Ever since Alejandro González Iñárritu's Amores Perros exploded onto American screens in 2000 -- followed soon after by Alfonso Cuarón's Y Tu Mamá También and Fernando Meirelles's City of God -- American audiences have been taking notice of Spanish and Latin American cinema. The year 2004 was no exception, with The Motorcycle Diaries from Brazil's Walter Salles and Bad Education from Spain's Pedro Almodóvar the most widely seen.
It may not be fair to lump the movies of Mexico, Brazil, Argentina, and Spain together under one roof, but it is undeniable that films, directors, and actors from these countries have brought a new excitement to American audiences. And the films do share some similarities, beyond the obvious Spanish or Portuguese language. First and foremost is their sociopolitical point of view.
The plight of the poor and the disenfranchised is front and center in The Motorcycle Diaries, which charts its heroes' political transformation during a cross-continent journey. Y Tu Mamá También, another road movie from a few years ago, emphasized the disparity between the rich and the poor. These frequently brutal depictions of life south of the border tackle everything from prison conditions (Hector Babenco's Carandiru) to pedophilia in the Catholic Church (Bad Education) to the Civil War in El Salvador (Innocent Voices, Mexico's Academy submission for Best Foreign Language Film this year).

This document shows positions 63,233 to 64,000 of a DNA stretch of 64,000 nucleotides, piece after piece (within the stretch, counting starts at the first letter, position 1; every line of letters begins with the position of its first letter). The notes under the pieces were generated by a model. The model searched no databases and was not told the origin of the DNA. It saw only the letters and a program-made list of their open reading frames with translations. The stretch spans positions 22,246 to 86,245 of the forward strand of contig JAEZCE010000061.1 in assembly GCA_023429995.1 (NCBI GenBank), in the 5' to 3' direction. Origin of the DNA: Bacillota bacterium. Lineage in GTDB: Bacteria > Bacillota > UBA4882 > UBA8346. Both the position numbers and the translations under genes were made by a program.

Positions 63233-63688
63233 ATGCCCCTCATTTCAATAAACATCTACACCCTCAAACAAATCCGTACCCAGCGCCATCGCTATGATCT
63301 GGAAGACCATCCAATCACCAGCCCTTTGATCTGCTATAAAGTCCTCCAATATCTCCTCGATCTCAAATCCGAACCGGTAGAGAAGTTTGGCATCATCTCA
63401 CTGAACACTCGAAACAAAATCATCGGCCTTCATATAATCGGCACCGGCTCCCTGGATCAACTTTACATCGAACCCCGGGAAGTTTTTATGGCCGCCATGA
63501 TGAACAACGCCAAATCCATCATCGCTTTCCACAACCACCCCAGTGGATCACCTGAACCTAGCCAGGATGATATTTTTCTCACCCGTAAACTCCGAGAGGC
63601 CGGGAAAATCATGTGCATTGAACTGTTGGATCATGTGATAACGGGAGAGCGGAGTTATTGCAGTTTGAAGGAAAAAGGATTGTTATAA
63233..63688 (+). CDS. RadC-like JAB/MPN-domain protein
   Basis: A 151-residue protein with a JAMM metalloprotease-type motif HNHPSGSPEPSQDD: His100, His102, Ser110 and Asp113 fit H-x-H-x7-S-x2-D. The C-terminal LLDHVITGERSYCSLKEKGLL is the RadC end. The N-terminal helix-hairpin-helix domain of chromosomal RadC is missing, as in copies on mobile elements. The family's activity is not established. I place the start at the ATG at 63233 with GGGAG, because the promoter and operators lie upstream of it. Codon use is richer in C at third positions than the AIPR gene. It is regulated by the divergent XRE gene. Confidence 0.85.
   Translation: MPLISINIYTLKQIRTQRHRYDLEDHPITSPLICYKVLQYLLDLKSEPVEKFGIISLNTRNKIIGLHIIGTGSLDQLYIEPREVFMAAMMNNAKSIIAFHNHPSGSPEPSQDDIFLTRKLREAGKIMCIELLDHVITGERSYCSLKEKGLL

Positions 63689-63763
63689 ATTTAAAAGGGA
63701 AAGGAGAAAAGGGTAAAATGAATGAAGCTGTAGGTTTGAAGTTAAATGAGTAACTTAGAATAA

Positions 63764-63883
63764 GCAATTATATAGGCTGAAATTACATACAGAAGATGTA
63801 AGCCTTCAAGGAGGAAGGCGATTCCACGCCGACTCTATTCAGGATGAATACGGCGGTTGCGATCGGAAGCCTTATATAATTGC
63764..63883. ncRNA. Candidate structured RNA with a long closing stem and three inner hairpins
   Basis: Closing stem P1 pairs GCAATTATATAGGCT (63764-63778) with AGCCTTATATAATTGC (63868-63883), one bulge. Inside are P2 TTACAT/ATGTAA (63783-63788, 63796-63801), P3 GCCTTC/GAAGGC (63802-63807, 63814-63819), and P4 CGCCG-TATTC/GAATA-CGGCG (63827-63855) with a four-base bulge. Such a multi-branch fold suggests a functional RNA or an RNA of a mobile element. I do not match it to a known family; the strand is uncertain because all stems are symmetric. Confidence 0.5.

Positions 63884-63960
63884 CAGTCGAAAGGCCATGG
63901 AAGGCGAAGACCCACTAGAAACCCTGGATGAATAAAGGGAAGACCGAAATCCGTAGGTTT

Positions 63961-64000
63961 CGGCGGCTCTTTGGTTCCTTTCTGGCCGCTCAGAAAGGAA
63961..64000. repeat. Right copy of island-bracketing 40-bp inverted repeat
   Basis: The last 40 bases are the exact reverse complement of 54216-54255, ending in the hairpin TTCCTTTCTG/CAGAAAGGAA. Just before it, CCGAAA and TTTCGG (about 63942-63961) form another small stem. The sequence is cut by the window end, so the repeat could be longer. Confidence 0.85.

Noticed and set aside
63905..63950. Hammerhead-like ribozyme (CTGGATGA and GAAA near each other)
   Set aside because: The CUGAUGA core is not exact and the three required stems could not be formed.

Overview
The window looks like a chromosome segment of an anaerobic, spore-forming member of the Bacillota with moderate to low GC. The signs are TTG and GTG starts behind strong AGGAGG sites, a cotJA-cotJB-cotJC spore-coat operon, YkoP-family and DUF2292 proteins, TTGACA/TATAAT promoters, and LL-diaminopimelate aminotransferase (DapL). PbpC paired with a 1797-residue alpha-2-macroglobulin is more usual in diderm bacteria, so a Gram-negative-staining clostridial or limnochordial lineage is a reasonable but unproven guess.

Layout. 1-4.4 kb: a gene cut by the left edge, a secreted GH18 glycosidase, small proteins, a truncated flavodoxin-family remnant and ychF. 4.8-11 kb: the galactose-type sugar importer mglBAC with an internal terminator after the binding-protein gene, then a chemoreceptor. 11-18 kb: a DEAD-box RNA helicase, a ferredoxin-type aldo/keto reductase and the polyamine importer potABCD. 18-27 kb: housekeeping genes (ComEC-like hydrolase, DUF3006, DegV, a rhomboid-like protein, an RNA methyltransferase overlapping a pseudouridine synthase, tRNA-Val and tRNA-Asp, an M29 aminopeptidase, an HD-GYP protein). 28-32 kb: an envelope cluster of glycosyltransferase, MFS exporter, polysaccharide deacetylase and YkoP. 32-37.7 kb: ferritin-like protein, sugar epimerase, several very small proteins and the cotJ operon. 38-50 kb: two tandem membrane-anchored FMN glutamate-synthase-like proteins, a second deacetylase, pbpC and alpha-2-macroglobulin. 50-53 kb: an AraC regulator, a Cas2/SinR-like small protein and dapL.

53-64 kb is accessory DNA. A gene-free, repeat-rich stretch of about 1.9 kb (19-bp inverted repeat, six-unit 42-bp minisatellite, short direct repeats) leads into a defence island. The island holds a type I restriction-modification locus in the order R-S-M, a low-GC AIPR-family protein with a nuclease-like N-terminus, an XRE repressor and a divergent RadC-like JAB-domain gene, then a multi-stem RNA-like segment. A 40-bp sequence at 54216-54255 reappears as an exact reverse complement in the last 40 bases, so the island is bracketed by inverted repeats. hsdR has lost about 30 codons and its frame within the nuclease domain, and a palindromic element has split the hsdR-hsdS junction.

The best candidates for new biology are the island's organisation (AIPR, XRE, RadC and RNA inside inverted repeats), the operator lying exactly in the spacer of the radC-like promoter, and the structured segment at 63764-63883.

Not yet released in the U.S., Innocent Voices focuses, like so many other recent Latin American films, on children and the effect that war, poverty, drugs, and governmental indifference have on the youngest, most vulnerable members of society. Interestingly, many of these films -- City of God being the most notable example -- marry elements of Italian Neo-Realism with today's sophisticated postproduction techniques to produce an in-your-face realism of visceral and dazzling power.
Mexican-born director Alfonso Cuarón, who moves easily between Hollywood and his native land (Harry Potter and the Prisoner of Azkaban, The Crime of Father Amaro), has suggested that the new burst of creativity can be traced in large measure to the changing political landscape in Latin America. When military dictatorships fall, artists are inspired -- and censorship no longer presents an obstacle.
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